I can’t help but feel like last year’s “Bones” finale wasn’t the game changer I thought it was going to be. I mean, it could have been; it should have been. I thought their choice to resolve Booth and Bones’ sexual tension off screen and only let us see the aftermath was a brilliant one, since that integral moment is often so poorly handled it cheapens entire relationship. Adding the baby was a risky move–they have a tendency to derail TV shows–but it definitely made the reveal more dramatic. Resolving an arc that had been integral to the show’s chemistry, however, left one question on every “Bones” fan’s mind: will this ruin everything?
So I’ll start off with the good news: I’ve seen the first two episodes of the season, and so far, Booth and Bones’ relationship hasn’t ruined the show. But it hasn’t really pushed the show forward, either. The couple hasn’t spent any of the gap between seasons getting over the problems that all “will they, won’t they” couples tend to go through during the first months of their relationships. In this case, the relationship has actually sent Bones a few steps backward socially. Both of the first two episodes have subplots that basically boil down to her being insensitive about how Booth feels. While some of the decisions seem in character, as I watched how many missteps she made in the “The Hot Dog in the Competition,” the second episode of the season, I couldn’t help but feel that she’s grown past this. Sure, she’s still awkward and misunderstands a lot of nuance in day-to-day interaction, but her evolution since the beginning of the show is a major part of why they were finally able to get together in the first place.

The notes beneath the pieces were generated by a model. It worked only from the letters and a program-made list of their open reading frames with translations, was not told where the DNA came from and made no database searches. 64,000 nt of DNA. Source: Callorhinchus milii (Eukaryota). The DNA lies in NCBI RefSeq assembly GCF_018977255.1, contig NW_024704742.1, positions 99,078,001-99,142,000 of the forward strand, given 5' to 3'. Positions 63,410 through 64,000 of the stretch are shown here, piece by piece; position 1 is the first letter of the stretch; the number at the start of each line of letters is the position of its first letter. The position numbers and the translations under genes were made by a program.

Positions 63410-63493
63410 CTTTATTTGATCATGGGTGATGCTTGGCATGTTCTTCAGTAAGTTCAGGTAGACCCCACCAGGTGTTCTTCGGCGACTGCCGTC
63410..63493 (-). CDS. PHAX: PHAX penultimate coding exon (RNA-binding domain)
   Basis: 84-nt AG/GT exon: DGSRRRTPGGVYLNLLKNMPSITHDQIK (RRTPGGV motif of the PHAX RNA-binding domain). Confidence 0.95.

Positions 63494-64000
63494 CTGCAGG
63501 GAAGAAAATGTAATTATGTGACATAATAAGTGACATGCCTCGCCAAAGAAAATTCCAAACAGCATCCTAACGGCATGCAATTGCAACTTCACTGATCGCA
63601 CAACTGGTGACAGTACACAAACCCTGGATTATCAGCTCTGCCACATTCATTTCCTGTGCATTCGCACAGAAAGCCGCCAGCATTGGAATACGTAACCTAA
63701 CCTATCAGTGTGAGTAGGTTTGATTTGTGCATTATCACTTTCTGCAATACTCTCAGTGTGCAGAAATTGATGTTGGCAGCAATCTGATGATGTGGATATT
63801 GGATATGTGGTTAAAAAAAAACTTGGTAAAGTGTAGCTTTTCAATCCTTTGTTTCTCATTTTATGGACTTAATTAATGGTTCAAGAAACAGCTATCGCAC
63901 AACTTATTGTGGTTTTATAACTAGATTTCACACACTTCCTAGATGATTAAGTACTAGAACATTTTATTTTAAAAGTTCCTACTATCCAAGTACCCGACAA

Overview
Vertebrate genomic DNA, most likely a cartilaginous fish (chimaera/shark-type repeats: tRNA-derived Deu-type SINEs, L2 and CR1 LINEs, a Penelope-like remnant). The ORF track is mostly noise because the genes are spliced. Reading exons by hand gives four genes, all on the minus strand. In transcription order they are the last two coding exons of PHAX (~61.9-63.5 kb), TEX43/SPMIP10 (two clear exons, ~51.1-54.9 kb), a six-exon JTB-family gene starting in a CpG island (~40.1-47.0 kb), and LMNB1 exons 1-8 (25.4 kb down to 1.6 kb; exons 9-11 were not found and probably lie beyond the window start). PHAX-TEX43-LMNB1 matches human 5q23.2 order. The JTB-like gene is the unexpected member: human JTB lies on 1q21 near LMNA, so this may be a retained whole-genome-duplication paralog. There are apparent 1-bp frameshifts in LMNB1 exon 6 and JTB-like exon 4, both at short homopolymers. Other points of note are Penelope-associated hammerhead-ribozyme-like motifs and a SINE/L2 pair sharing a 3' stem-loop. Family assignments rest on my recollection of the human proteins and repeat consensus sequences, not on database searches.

And even with a baby between them, it doesn’t really seem like Booth and Bones’ relationship has changed at all, at least beyond the superficial. That’s always the way it is with procedurals, isn’t it? No matter how dramatic the events around the characters are, you never see as dramatic a change in the characters themselves. This problem is systemic; it’s not just limited to the starring duo. You wouldn’t know that Hodgins and Angela had a baby in last season’s finale if they didn’t occasionally throw in an extra scene featuring their son to remind you about it. That’s why I was so impressed by their decision to kill off the intern, Nigel-Murray, last season. No matter how much I liked the character, the fact that the writers actually changed the structure of their show (though admittedly the interns are a little interchangeable) blew me away. I was slightly less impressed when I found out it only happened because the actor was off to Syfy’s “Alphas,” but the definitiveness with which they ended his tenure was still fairly bold. It’s unlikely we’ll ever see as bold a decision with the starring cast.
Maybe I expected a little bit too much from “Bones.” The episodes are as entertaining as they’ve always been, and saying that the relationships haven’t changed isn’t really a bad thing; after all, isn’t that what brings us back every week? If you’ve always enjoyed “Bones,” then as far as I can tell, you will continue enjoying it into the future. I’m just a little upset with how the writers are misusing this opportunity. They have a chance to really see how this relationship and this baby would change who Booth and, in particular, Bones as people. Of course, there are still a few episodes until the baby’s born and who knows what will happen after that. In the meantime, last season’s “game changer” was anything but.